This muscle group lies deep in the abdominal cavity, and is too often overlooked.
Trigger points in the iliopsoas frequently contribute to low back pain cases, and often need to be released to effect a complete and lasting resolution of these cases.
The psoas major and iliacus are considered part of the posterior abdominal wall because of their position and cushioning role for the abdominal viscera. However, based on their action of flexing the hip joint, it would also be relevant to place them with the hip muscles.
Note that some upper fibers of the psoas major may insert by a long tendon into the iliopubic eminence to form the psoas minor, which has little function and is absent in about 40% of people. Bilateral contracture of this muscle will increase lumbar lordosis.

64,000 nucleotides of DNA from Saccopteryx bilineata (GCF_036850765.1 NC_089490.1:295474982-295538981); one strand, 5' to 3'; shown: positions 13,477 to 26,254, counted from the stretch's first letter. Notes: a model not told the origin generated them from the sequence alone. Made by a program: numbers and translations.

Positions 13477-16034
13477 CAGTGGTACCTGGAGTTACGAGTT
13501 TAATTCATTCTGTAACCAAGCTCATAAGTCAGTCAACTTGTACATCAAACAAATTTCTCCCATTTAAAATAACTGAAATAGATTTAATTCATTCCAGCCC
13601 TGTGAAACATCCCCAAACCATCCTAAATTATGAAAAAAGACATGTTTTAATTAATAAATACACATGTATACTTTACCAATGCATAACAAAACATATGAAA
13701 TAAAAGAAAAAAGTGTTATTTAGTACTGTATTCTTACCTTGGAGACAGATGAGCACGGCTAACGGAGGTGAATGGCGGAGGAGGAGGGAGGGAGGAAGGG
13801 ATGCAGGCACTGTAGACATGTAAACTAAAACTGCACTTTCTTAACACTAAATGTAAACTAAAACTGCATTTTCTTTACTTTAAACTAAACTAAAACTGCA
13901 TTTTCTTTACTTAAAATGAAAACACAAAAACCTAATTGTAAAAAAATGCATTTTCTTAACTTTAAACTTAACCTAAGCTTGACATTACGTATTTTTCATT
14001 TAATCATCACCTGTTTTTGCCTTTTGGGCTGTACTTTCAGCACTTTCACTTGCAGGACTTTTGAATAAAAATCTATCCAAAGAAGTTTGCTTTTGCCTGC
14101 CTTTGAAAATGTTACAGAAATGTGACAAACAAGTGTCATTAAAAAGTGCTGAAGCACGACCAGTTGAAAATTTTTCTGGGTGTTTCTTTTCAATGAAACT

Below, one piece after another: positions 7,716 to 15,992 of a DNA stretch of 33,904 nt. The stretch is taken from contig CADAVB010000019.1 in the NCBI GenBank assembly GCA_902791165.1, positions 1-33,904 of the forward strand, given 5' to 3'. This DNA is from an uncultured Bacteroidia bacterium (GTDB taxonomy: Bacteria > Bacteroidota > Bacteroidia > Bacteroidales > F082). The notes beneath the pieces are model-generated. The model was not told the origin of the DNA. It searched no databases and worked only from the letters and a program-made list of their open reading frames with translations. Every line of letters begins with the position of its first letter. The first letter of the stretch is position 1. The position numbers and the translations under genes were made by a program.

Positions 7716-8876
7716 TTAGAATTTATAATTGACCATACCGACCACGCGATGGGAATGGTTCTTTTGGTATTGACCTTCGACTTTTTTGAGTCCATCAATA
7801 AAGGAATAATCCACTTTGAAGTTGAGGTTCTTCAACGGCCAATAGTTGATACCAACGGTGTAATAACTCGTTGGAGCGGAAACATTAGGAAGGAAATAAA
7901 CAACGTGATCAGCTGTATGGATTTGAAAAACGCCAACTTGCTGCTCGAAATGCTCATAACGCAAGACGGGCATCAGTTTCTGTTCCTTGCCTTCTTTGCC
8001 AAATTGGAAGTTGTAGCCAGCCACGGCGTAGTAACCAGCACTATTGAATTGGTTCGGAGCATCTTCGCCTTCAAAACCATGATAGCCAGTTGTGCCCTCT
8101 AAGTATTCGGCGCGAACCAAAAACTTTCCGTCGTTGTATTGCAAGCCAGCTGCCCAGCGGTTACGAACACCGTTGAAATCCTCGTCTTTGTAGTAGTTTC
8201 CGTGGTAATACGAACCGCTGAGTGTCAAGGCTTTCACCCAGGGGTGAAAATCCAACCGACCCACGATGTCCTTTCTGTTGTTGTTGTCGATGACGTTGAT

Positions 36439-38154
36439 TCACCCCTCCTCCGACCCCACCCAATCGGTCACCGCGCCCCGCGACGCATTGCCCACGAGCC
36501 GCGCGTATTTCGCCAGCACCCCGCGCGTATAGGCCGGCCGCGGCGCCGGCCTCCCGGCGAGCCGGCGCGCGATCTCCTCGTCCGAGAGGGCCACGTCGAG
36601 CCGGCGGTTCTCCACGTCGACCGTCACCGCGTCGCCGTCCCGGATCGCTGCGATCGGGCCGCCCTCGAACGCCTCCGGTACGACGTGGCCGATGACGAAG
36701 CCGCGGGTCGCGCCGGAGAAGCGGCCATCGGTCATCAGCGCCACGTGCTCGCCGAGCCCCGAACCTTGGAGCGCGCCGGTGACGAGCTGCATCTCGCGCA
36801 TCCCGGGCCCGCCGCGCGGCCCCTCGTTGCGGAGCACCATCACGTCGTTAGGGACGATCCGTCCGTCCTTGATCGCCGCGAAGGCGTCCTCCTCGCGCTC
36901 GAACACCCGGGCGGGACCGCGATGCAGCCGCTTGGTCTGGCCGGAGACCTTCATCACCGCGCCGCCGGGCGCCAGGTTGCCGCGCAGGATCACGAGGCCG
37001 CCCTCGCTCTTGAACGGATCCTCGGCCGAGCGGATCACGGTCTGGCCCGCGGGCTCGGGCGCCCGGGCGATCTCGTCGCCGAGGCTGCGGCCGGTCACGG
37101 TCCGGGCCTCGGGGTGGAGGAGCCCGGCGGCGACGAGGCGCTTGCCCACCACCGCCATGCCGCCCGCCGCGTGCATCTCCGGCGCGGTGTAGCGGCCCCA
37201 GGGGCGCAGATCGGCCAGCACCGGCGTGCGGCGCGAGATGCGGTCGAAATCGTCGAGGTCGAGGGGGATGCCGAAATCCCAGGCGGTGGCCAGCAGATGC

Trigger points here will often produce referred pain along the lumbar spine. In this video we explain the basic trigger point therapy protocols for the psoas.
Do not perform these trigger point therapy techniques unless they fall within your professional scope of practice.
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This trigger point therapy blog is intended to be used for information purposes only and is not intended to be used for medical diagnosis or treatment or to substitute for a medical diagnosis and/or treatment rendered or prescribed by a physician or competent healthcare professional. This information is designed as educational material, but should not be taken as a recommendation for treatment of any particular person or patient. Always consult your physician if you think you need treatment or if you feel unwell.
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